Second Vatican Council Votes

Data Archive > U.S. Surveys > Religious Groups > Members or Leaders > Catholic > Summary


The study aimed to examine the factors that predicted bishops’ votes at the Second Vatican Council, or Vatican II. Votes were obtained from the Vatican Secret Archive and entered into an electronic database, along with other biographical, diocesan, and national-level information which were used as independent variables.

Data File
Cases: 2,929
Variables: 176
Weight Variable: None
Data Collection
Date Collected: 1962-1965 votes from the Second Vatican Council. 1951, 1955, 1956, and 1962-1966 Annuario Pontificio: biographical and diocesan information. 1955 and 1966 National Catholic Almanacs. 1975 World Christian Database. 1975 UN/World Bank Data on countries.
Funded By
NSF Dissertation Improvement Grant (SES-0002409), American Sociological Association’s Fund for the Advancement of the Discipline, a Research Award from the Society for the Scientific Study of Religion, and research funds from Indiana University.
Sampling Procedures
All bishops (and their dioceses and nations) lodging a vote during the Second Vatican Council on any one of the ten votes are included in the database. The data set represents the complete population of voters on each vote.
Principal Investigators
Melissa J. Wilde, Associate Professor of Sociology, University of Pennsylvania
Related Publications
Wilde, Melissa J., Kristin Geraty, Shelley Nelson, and Emily Bowman. 2010. “Religious Economy or Organizational Field? Predicting Bishops’ Votes at the Second Vatican Council.” American Sociological Review. 75(4):586-606.

Wilde, Melissa J. 2007. “Who Wanted What and Why at the Second Vatican Council: Toward a General Theory of Religious Change.” Sociologica: Italian Journal of Sociology. Bologna: Il Mulino. http://www.sociologica.mulino.it/journal/issue/index/Issue/Journal:ISSUE:1

Wilde, Melissa J. 2007. Vatican II: A Sociological Analysis of Religious Change. Princeton University Press.

Wilde, Melissa J. 2004. “How Culture Mattered at Vatican II: Collegiality Trumps Authority in the Council’s Social Movement Organizations.” American Sociological Review. 69(4):576-602.
Variable Prefixes
Prefixes indicate the level of analysis for each variable and are as follows:

I = individual level
D = diocese level
N = country level
Votes Obtained from the Vatican Secret Archive
The following votes from the Second Vatican Council were entered (into Microsoft Access) from photocopies of the original vote tallies (Suffragationes) obtained from the Vatican Secret Archive (Archivio Segreto Vaticano, Cortile del Belvedere, 00120 Vatican City). The tallies gave each bishop’s name, diocese name, title and vote, each of which was entered twice by two different assistants, discrepancies corrected, and then checked a third time. Each of the votes matches the official totals provided by the Vatican at the time of the Council, unless a discrepancy is noted, and each vote is represented by two different variables. The first variable is named “ivotename” (e.g., “irevelat” for the first vote listed below) and lists exactly the votes as they are recorded in the Suffragationes. The second variable has the same name, but ends with a “pc” to indicate which position on a vote was progressive or conservative for analysis purposes (e.g., “irevelatpc”).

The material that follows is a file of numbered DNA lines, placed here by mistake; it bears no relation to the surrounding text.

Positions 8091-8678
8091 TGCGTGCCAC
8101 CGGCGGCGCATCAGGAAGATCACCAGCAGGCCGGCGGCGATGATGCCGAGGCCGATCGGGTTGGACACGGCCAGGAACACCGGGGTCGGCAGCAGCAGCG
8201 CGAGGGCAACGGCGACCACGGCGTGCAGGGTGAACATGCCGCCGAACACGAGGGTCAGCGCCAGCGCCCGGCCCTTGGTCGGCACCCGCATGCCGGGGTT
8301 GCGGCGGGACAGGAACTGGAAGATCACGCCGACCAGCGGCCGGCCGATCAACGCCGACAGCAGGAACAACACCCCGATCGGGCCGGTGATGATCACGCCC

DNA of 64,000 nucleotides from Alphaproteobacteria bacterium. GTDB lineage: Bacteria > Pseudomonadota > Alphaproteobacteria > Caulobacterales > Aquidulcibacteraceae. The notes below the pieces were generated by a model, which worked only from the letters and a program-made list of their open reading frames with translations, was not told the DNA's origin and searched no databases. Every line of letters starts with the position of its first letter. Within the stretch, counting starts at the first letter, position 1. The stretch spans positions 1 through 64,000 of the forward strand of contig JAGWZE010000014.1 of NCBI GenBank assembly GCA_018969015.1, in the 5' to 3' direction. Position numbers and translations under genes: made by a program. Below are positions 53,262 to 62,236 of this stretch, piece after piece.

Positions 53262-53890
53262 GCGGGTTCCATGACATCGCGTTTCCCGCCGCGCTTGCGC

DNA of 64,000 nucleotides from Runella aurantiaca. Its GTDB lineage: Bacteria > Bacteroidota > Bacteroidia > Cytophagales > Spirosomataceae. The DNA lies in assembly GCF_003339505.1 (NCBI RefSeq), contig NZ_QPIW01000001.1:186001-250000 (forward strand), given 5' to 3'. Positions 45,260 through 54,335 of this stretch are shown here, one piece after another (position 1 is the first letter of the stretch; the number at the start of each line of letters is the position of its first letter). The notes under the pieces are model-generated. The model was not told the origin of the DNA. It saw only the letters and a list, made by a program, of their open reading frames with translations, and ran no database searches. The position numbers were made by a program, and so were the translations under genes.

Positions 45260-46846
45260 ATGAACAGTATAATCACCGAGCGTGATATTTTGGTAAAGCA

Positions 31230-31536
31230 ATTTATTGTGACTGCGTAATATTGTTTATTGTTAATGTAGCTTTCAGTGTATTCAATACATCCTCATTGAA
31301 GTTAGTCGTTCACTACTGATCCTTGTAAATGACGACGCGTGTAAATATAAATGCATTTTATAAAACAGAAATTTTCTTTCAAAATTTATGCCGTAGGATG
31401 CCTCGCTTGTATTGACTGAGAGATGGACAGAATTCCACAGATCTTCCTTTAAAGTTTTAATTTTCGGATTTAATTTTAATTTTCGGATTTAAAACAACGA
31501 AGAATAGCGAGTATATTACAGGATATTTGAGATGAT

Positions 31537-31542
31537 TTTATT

1. The Vote on the Sources of Revelation (First Session, November 20, 1962, Suffragationes, Volume I: No. 5) was one of the first votes taken during the Council (see Wilde 2007: 5 and 30). The issue concerned whether the preparatory schema needed revision. The progressive position, that the conservative schema needed revision won, with 1,363 placets (accept), 817 non-placets (reject).

2. The First Vote on the Blessed Virgin Mary (Second Session, October 29, 1963, Suffragationes, Volume XIX: No. 97) was the most divisive of all the votes taken during the Council, with 1,115 voting to include Mary on the schema in the Church (the progressive position, because it entailed de-emphasizing Catholic devotion to Mary in order to be more compatible with Protestant views), and 1,075 voting to give her a separate schema (Alberigo and Komonchak 1997:481; Anderson 1965:221; Rynne 1968:158-161 and 214; Wilde 2004:579 and 599; Wilde 2007:31; Wilde et al. 2010; Wiltgen 1985:90-95).

3. The Vote on First of the Four Points on Collegiality (Second Session, October 30, 1963, Suffragationes, Volume XX: No. 101): “That episcopal consecration was the highest grade of the sacrament of Holy Orders,” 2,123 placets to 34 non-placets (Wiltgen 1985:114; see also Anderson 1965:225; Rynne 1968:215).

4. The Vote on Second of the Four Points on Collegiality (Second Session, October 30, 1963, Suffragationes, Volume XX: No. 102): “That every bishop legitimately consecrated and in communion with other bishops and the Roman Pontiff, their head and principle of unity, was a member of the College of Bishops,” 2,049 placets to 104 non-placets (Wiltgen 1985:115; see also Anderson 1965:225; Rynne 1968:215).